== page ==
Electromagnets are easy to make; just a few pieces of hardware and a power supply gets you on your way. First, you'll need the following items:
- one iron nail, at least 6 inches (15 centimeters) in length
- a length of 22-gauge insulated copper wire
- one D-cell battery
Once you have these items, remove the insulation from each end of the copper wire, just enough to provide a good connection with the battery. Wrap the wire around the nail; the tighter you can wrap it, the more powerful the magnetic field will be. Finally, connect the battery by attaching one end of the wire to the positive terminal and one to the negative terminal (it doesn’t matter which end of the wire gets paired with which terminal). Presto! A working electromagnet [source: Jefferson Lab].
Can't get enough of hands-on electromagnetic experiments? We have some more ideas for you to try:
- What is the magnetic power of a single coil wrapped around a nail? Of 10 turns of wire? Of 100 turns? Experiment with different numbers of turns and see what happens. One way to measure and compare a magnet's "strength" is to see how many staples it can pick up.
- What is the difference between an iron and an aluminum core for the magnet? For example, roll up some aluminum foil tightly and use it as the core for your magnet in place of the nail. What happens? What if you use a plastic core, like a pen?
- What about solenoids? A solenoid, you remember, is another form of electromagnet. It's an electromagnetic tube generally used to move a piece of metal linearly. Find a drinking straw or an old pen (remove the ink tube). Also find a small nail (or a straightened paper clip) that will slide inside the tube easily. Wrap 100 turns of wire around the tube. Place the nail or paper clip at one end of the coil and then connect the coil to the battery. Notice how the nail moves? Solenoids are used in all sorts of places, especially locks. If your car has power locks, they may operate using a solenoid. Another common thing to do with a solenoid is to replace the nail with a thin, cylindrical permanent magnet. Then you can move the magnet in and out by changing the direction of the magnetic field in the solenoid. (Please be careful if you try placing a magnet in your solenoid, as the magnet can shoot out.)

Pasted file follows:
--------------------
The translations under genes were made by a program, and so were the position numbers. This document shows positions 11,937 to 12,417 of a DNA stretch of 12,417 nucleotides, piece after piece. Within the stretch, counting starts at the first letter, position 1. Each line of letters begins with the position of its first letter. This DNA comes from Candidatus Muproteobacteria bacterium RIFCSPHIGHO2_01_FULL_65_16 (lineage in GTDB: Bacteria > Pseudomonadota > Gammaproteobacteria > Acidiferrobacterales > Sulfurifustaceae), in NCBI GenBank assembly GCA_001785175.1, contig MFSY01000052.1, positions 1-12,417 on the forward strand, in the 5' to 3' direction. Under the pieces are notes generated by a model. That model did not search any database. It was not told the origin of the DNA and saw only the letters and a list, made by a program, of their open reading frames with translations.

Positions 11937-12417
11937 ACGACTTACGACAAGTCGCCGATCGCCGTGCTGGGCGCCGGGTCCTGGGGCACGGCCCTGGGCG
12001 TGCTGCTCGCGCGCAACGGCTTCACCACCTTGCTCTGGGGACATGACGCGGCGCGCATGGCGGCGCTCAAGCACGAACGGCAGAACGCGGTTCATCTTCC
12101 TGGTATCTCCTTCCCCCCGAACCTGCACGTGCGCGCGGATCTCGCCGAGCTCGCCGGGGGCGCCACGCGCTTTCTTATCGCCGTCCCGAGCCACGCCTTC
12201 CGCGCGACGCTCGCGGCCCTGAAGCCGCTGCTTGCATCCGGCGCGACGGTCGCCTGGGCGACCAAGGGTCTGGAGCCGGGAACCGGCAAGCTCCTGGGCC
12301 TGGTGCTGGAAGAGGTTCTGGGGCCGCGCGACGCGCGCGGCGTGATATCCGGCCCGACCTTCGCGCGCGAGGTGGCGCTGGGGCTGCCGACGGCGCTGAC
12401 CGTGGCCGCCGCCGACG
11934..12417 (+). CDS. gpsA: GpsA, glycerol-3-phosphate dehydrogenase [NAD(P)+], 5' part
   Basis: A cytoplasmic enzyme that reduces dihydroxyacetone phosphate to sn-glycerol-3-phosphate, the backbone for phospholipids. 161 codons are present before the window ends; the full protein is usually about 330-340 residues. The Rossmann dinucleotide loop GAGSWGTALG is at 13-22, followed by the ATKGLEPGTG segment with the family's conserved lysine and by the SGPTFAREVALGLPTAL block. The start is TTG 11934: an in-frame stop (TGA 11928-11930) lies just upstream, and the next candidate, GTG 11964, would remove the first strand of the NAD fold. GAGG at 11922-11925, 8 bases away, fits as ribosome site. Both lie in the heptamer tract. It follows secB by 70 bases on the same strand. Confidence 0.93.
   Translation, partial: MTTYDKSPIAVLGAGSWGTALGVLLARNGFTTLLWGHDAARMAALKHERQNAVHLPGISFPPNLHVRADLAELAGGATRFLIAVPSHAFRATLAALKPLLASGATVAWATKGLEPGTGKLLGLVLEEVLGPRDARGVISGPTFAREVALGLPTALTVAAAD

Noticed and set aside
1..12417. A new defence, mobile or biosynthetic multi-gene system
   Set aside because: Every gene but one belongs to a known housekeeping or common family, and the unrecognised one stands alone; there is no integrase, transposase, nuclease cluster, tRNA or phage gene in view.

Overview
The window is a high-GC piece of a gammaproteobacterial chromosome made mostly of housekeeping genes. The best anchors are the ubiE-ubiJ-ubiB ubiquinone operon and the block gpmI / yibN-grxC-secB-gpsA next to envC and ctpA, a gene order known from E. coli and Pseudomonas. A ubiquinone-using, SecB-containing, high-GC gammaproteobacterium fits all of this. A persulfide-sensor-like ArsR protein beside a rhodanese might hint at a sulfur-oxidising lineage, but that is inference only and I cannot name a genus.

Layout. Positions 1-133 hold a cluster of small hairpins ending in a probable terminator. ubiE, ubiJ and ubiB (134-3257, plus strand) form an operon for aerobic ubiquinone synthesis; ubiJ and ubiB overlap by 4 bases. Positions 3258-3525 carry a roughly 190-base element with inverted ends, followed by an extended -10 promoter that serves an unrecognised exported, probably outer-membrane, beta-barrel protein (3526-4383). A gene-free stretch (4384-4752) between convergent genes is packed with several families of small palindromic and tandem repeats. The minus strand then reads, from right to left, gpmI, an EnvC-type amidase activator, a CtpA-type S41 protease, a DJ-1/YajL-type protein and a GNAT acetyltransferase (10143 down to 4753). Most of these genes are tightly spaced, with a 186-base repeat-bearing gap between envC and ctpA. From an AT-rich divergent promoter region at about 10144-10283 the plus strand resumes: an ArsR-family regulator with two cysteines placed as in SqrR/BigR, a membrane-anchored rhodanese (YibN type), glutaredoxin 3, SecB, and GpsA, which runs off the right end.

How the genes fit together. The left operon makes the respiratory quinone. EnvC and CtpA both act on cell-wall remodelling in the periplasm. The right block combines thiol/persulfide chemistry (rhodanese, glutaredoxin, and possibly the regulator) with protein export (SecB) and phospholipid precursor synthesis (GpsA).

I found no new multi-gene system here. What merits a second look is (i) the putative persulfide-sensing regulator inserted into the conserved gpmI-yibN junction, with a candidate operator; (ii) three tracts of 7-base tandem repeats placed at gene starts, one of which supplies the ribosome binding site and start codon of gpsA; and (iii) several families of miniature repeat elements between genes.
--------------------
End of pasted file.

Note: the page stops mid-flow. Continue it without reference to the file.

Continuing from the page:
- How do I know there's really a magnetic field? You can look at a wire's magnetic field using iron filings. Buy some iron filings, or find your own iron filings by running a magnet through playground or beach sand. Put a light dusting of filings on a sheet of paper and place the paper over a magnet. Tap the paper lightly and the filings will align with the magnetic field, letting you see its shape!
For more on electromagnets and related topics, check out the electrifying links below.
- “Electromagnets.” Encyclopædia Britannica Online. (Sep 23. 2011) http://www.britannica.com/EBchecked/topic/183188/electromagnet
- “Ferromagnets.” Boston University. (Sept. 21, 2011) http://physics.bu.edu/~duffy/py106/MagMaterials.html
- Grossman, Lisa. “Tube Full of Plasma Creates Solar Eruption in Lab.” Wired Magazine. Aug. 31, 2010. (Sept. 26, 2011) http://www.wired.com/wiredscience/2010/08/solar-eruption-in-a-tube/
- Mansfield. A.N. “Electromagnets – Their Design and Construction.” Rough Draft Printing. July, 2007.
- NOVA Teachers. “NOVA ScienceNOW: CERN.” (Sept. 23, 2011) http://www.pbs.org/wgbh/nova/teachers/viewing/3410_02_nsn.html
- Underhill, Charles Reginald. “Solenoids, Electromagnets and Electromagnetic Windings.” Nabu Press. March 20, 2010